The Palomar Health Rehabilitation Institute opened a few weeks ago and is gradually expanding the number of patients that it treats. This 52-bed acute rehabilitation hospital is unique in San Diego County and only one of two in California that does what it does: help acute patients transition from hospital to home without being transferred to a skilled nursing facility.
The newest expansion of Palomar Health is adjacent to Palomar Medical Center although it is a stand-alone building housing a 52-bed acute rehabilitation hospital whose intended patients suffer from neurological disorders, stroke, brain injury, spinal cord injury and amputation.
The day I visited and spoke to Chief Executive Officer Natalie Germuska, RN, MSN, the institute was treating 15 rehab patients. Germuska said they were waiting on several permit approvals before they can begin taking Medicare patients. They expect these in the next few weeks. At which time they will expand toward their 52 bed limit. “We’re figuring to be half full by the beginning of next year. People are waiting for this to open fully,” said Germuska.
The institute provides physiatry; physical and occupational therapy; speech-language pathology; rehabilitation nursing; internal medicine; medical and surgical subspecialty consultation; and nutritional services. Most patients will come from Palomar Medical Center, UCSD Medical Center and Scripps.
In the continuum of acute care the top of the heap is a hospital acute care facility, such as Palomar Medical Center.
- Long Term Acute Care Hospitals(LTAC)-Long-term care hospitals (LTCHs) …
- Sub-Acute Care/Transitional Care. …
- Inpatient Rehabilitation. …
- Skilled Nursing Facility (SNF) …
- Intermediate Care. …
- Home Health Care. …
- Hospice Care.
Inpatient Rehabilitation is where the Institute fits in that continuum. One of its goals is to help patients transition faster from hospital to home, often without the intermediate level of skilled nursing facility.
“Our goal,” said Germuska, “is to send eighty to ninety percent of our patients home. We want them to be able to walk or take a wheelchair out of the institute. The average stay at the Institute is 10 to 12 days. “The goal is for patients not to have to pay so much money. How do we spend less medical dollars and be more effective. That’s the question we always ask.”
Palomar Health President and CEO Diane Hansen praised the new facility on the day it opened, “This dream took 10 years in planning and execution to make a reality.”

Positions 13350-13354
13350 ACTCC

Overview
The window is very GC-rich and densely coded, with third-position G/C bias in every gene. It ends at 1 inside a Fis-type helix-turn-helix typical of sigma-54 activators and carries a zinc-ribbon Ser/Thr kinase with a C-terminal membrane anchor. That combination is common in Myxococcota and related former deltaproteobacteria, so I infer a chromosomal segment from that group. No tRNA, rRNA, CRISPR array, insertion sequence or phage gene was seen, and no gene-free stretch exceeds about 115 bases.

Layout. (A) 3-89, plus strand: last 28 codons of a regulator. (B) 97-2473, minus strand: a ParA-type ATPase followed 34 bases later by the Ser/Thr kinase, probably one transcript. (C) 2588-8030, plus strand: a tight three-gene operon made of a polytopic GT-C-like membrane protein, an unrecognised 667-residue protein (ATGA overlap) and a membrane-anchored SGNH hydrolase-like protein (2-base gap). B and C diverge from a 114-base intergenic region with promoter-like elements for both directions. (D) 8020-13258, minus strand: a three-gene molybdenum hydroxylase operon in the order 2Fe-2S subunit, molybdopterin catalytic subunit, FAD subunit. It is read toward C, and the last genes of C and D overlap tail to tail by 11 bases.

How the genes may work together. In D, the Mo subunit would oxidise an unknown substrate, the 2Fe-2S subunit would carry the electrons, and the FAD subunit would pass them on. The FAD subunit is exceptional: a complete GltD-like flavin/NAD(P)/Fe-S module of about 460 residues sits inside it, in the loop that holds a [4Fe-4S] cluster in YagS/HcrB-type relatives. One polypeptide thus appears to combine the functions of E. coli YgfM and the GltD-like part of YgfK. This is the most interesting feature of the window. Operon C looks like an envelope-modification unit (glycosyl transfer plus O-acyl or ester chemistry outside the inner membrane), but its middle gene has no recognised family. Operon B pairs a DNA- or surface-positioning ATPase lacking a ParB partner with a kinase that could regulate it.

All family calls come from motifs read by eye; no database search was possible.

Acute rehabilitation is called for with patients receiving at least three hours of rehabilitation a day, at least five days a week—divided into 60-90 minute sessions depending on patient needs. Most patients spend an average of 12 days at the institute. The national benchmark is to send 78% of the patients directly home, instead of to a skilled nursing facility, Germuska said. Palomar Health has maintained an 83% discharge-to-home rate, reducing the number of patients needing to be transferred to long-term acute care or a skilled nursing facility.
The medical director for the Rehabilitation Services Team is board certified Dr. Angel Chang. It is staffed with Registered Nurses and CRRN’s (Certified Rehabilitation Registered Nurses.)
CEO Germuska showed me the ADL Suite, a transitional living apartment that simulates a return to normal life by allowing patients to begin resuming daily living tasks. It has a bedroom, living room, laundry room, kitchen and bedroom for loved ones to spend the night with the patient. It is intended for patients who are ready to be discharged.
There is a dining room where patients and their visitors will be able to go to eat once there are enough patients to open that wing.
A separate wing of 12 units secures traumatic brain injured patients from the rest of the patient population. This floor is secured so that brain injured patients can have dining and a therapy gym.
A dedicated “gym” is unlike any gym you have ever seen. It includes a powered exoskeleton that allows patients to move freely in hospital settings. The Institute is the only one in the state to have an exoskeleton.
Form follows function, and the institute “was built for rehab patients,” said Germuska. Other facilities, she notes, don’t have staff trained for acute brain injuries. “That is something that will bring patients here” from other healthcare systems. “We want to be the primary rehab facility for San Diego County, which is underserved for this need.”
The 58,000 square-foot, two-story building will serve an estimated 1,200 plus patients per year and be operated through a joint-venture between Palomar Health and Kindred Healthcare. This is the 22nd such facility that Kinkaid has built since becoming the pioneer in such facilities.
The partnership says, Germuska, “doesn’t just provide great care it is a great idea and concept for how to partner to serve the community.”